Furthest Right

The flip side

People in American politics are geared not toward a whole truth, but finding some story or fact-pattern that justifies what they want to be true.

Our entire society is based upon this because in an equal society, where every person’s interpretation of reality is just as good as anyone else’s, there is no firm concept of reality.

Each citizen can argue persuasively for his or her point of view, which means opinions and judgments about reality, not a fact-based analysis. It doesn’t need to be true, just to appear so.

As a result, people are oblivious to the consequences of political actions. They cheer for their team winning, and then forget about it.

In a decision that reads like an ode to the First Amendment as key to both liberty and democracy, the court wrote:

“The filming of government officials engaged in their duties in a public place, including police officers performing their responsibilities, fits comfortably within these principles [of protected First Amendment activity]. Gathering information about government officials in a form that can readily be disseminated to others serves a cardinal First Amendment interest in protecting and promoting the free discussion of governmental affairs.”

Attorneys for the city argued that police should have been immune from a civil rights lawsuits in this case because, they asserted, the law is unclear as to whether there is a “constitutionally protected right to videotape police carrying out their duties in public”.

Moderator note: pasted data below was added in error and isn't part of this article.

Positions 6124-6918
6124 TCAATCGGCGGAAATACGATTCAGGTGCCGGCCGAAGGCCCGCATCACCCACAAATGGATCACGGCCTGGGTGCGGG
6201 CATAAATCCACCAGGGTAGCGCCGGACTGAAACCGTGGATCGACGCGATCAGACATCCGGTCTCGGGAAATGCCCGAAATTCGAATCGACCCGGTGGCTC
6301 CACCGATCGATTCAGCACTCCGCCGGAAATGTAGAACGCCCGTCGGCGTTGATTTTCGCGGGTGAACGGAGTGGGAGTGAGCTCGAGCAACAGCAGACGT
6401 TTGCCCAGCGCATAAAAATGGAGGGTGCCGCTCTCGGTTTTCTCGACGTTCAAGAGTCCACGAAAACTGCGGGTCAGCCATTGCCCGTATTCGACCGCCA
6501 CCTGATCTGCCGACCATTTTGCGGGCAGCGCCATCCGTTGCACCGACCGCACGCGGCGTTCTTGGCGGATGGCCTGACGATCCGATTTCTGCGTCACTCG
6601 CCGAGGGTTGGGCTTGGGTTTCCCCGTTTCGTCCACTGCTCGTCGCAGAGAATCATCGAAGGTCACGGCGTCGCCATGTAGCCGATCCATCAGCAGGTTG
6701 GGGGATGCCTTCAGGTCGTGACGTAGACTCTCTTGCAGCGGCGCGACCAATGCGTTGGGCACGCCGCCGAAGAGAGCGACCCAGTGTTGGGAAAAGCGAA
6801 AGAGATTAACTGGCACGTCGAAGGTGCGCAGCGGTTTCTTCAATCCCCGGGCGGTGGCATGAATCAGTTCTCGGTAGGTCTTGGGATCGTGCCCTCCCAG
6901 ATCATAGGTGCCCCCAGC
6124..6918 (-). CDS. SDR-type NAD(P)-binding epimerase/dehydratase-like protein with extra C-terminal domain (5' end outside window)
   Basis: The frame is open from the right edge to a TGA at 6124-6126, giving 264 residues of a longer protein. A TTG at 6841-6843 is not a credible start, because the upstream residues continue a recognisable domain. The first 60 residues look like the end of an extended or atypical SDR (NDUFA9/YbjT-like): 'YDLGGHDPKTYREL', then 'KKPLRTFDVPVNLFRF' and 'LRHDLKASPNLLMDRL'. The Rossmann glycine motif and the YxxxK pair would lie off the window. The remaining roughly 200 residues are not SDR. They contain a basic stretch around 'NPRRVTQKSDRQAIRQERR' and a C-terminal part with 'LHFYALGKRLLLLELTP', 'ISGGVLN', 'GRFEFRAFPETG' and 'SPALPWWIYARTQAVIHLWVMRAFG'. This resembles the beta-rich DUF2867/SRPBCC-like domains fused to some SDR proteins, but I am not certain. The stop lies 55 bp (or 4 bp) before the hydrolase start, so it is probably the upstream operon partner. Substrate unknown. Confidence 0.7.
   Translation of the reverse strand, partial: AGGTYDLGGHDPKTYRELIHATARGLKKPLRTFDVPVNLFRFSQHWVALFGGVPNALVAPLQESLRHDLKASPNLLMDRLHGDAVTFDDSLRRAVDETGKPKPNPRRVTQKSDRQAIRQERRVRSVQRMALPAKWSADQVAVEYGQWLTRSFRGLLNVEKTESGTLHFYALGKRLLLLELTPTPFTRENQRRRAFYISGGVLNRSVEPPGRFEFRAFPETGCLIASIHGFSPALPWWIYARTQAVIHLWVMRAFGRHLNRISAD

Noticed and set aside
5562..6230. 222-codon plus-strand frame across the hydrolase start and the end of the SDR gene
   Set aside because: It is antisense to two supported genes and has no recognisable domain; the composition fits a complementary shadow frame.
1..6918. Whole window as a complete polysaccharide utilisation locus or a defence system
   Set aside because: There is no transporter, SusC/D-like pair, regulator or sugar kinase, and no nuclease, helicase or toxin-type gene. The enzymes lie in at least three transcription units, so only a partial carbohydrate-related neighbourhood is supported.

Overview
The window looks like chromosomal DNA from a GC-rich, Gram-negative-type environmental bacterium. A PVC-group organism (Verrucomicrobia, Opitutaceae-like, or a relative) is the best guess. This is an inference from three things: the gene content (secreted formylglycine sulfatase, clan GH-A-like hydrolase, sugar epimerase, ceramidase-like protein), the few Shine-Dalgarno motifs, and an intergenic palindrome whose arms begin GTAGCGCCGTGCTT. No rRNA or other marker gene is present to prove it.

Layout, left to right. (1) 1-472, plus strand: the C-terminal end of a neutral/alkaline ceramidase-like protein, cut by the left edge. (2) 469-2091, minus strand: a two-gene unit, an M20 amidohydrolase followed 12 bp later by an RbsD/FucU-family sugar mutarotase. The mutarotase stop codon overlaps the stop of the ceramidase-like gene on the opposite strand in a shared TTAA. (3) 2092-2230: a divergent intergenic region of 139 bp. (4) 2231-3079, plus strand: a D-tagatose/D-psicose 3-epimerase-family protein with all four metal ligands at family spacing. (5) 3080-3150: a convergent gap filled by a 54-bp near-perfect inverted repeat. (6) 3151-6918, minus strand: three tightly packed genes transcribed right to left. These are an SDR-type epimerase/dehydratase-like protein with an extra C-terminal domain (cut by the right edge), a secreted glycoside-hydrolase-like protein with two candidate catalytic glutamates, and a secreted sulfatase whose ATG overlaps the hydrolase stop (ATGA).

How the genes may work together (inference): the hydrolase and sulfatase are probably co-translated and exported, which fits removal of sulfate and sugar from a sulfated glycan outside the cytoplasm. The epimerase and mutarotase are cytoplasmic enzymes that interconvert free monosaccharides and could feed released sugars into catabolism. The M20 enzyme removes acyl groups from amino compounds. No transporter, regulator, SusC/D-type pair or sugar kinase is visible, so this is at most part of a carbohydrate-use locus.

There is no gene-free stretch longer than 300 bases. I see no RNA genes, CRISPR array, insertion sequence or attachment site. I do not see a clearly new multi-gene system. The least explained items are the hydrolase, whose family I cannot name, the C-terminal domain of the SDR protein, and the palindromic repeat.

Making the law crystal clear, the Court responded: “Basic First Amendment principles, along with case law from this and other circuits, answer that question unambiguously in the affirmative.” – Boston Globe

Clearly it does not make sense that police stop people from filming them. However, look at the flip side.

It is now impossible for you as an individual citizen to resist people filming you, either. The process is already far along; cameras are everywhere.

But now you have no legal reason to insist they not be. After all, if the cops cannot stop you from videotaping them, no one can.

That includes the cops videotaping you.

If they can fire a camera through the windows of your home, or use infra-red to see your movements through the walls, and film you in public every waking second, how can you object?

Yep, you cannot.

Instead of a decision like “You know what? Public filming is a slippery slope — let’s not approve of any of it,” the Court has sided with industry. Industry would like constant security camera footage, customer monitoring, demographic data…

And so they win. They win the right to keep the cameras on. Forever, whenever, wherever and whoever.

You always have the choice to build yourself an armor-plated Faraday Cage and hide in until doomsday, if you’re fortunate enough to have the money, that is.

Thank goodness we’re all equal.

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